While there is no doubt that it's tragic that 32 people died, the attention given to this shooting is far more than it deserves. In 2005, 7,460 teenagers died in car crashes. 28% of those had been drinking. That's over 2,000 lives that are gone.

While I do think it would be good to identify those with mental problems and help them, I think we would be far better off if we concentrated on finding ways to reduce teenage drinking instead of wringing our hands over a sensationalistic moment like this shooting.

Note: statistics taken from CDC and SADD

You're not the only one bothered by that, Steen. I recently read an opinion article with many of the same concerns.

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The Famous Druid

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Icon 1 posted April 20, 2007 16:11      Profile for The Famous Druid     Send New Private Message       Edit/Delete Post   Reply With Quote 
quote:
Originally posted by Steen:
In 2005, 7,460 teenagers died in car crashes. 28% of those had been drinking ... I think we would be far better off if we concentrated on finding ways to reduce teenage drinking instead of wringing our hands over a sensationalistic moment like this shooting.

There's plenty that can be done to improve road safety.

Last year 337 were killed on the roads in my home state, back in the early 70's (when there were 1/3 as many cars on the road) we were killing over 1,000 a year.

That reduction was achieved when politicians decided enough was enough, and they got serious about improving road safety. Some of the changes were unpopular at the time, (eg compulsory seat belts, random alcohol testing, automatic speed cameras) and caused people to whinge about losing their "freedoms", but the plain hard fact is we're saving over 2000 lives a year, and the only freedom we've given up is the freedom to drive like lunatics.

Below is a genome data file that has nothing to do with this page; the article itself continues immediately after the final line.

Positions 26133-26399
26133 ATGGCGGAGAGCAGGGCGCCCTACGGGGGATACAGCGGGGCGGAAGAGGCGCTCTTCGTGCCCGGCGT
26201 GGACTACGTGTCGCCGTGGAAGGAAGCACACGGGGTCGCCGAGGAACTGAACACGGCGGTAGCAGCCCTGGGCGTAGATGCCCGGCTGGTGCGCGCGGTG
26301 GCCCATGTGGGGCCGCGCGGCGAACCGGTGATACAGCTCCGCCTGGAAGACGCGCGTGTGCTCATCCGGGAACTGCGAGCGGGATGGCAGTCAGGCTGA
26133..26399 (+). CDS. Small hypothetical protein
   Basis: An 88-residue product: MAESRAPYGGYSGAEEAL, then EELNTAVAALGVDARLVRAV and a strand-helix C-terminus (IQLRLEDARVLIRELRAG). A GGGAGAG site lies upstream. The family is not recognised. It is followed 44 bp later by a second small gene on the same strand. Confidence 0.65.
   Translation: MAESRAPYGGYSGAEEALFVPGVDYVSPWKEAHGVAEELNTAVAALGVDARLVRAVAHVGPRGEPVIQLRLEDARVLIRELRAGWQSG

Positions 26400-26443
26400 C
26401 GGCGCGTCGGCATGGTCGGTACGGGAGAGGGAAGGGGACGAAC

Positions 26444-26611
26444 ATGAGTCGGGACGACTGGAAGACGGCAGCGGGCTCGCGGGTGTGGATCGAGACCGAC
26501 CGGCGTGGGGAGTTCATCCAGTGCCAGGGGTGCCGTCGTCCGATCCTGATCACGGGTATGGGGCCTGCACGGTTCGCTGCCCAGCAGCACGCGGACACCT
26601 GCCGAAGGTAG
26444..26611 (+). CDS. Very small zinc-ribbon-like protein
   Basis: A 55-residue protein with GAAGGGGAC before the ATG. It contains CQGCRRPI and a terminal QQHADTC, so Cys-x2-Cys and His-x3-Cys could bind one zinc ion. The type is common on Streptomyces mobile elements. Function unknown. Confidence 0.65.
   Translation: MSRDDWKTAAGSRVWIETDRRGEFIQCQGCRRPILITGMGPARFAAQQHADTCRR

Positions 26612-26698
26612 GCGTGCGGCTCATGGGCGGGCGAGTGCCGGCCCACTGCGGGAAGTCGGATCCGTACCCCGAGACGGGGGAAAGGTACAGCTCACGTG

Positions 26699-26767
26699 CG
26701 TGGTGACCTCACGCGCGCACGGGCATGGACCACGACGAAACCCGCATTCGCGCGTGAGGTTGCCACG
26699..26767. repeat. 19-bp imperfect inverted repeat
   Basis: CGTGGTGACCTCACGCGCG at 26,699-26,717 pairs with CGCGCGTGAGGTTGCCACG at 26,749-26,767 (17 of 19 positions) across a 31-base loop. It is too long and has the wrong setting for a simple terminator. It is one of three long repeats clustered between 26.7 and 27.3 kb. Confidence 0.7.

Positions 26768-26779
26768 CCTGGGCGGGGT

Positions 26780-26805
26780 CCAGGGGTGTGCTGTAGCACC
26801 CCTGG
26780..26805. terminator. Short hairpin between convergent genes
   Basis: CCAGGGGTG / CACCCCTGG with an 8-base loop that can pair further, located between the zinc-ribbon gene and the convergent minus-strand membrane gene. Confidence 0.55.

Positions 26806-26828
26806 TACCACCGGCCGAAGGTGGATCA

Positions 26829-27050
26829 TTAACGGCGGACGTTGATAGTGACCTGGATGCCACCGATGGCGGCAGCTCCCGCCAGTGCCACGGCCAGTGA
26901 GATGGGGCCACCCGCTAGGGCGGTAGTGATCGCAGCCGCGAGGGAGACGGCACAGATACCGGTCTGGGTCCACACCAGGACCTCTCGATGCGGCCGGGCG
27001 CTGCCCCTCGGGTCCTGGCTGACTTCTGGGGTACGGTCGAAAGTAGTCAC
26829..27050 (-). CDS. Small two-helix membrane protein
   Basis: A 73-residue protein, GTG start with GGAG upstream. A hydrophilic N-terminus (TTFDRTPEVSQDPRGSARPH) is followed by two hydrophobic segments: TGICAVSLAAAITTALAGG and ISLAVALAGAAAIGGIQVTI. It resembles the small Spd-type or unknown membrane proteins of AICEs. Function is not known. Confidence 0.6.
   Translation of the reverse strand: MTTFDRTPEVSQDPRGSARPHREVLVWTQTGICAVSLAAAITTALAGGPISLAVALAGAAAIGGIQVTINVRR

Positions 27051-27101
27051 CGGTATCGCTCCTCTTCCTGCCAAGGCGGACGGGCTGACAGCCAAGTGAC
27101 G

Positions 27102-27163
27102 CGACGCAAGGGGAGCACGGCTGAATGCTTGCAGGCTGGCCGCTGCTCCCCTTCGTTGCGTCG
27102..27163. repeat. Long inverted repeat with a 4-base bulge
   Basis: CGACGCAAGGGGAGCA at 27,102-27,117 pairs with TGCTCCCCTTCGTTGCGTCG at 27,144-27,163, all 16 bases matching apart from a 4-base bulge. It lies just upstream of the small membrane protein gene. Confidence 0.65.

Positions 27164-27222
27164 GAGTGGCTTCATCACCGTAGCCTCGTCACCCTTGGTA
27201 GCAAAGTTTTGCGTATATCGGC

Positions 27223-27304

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garlicguy

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Icon 1 posted April 21, 2007 09:46      Profile for garlicguy   Author's Homepage     Send New Private Message       Edit/Delete Post   Reply With Quote 
quote:
Originally posted by The Famous Druid:
people to whinge about losing their
"freedoms", but the plain hard fact is we're saving over 2000 lives a year, and the only freedom we've given up is the freedom to drive like lunatics.

Which, as I see it, is really the only important point that the video, (and others like it), has to offer.

Why in the world are so many of us insistent upon gaining or hanging on to "freedoms" which damage ourselves, our planet or its occupants?

"Freedom to do harm" is hardly the same as its cousin "Freedom from harm", and yet the direction being taken for the past 40 years seems much more replete with the former and alarmingly lacking in the latter...

It surely must be that not all "Freedoms" are for our betterment, despite our first impressions. FWIW

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I don't know what I was thinking... it seemed like a good idea at the time.

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Just_Jess_B

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Icon 1 posted April 21, 2007 12:31      Profile for Just_Jess_B   Author's Homepage     Send New Private Message       Edit/Delete Post   Reply With Quote 
I understand the arguments presented here. Unfortunately, I disagree.

You, your neighbor, everyone in your family has "freedom to do harm." You could use a fist to harm. You choose not to because of an ethical/moral compass.

Should you and your whole family be put into cells because of the potential that you could, at some point, kill someone (either accidentally or on purpose)?

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garlicguy

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Icon 1 posted April 21, 2007 13:49      Profile for garlicguy   Author's Homepage     Send New Private Message       Edit/Delete Post   Reply With Quote 
(Apology: This grew in the typing phase.)

Perhaps my point was not quite clear. Let me try again.

Of course we each have potential to do harm.

My point was that government's duty, job, etc. is to govern, not to endorse ridiculous claims to individual freedoms that have no place in a moral society.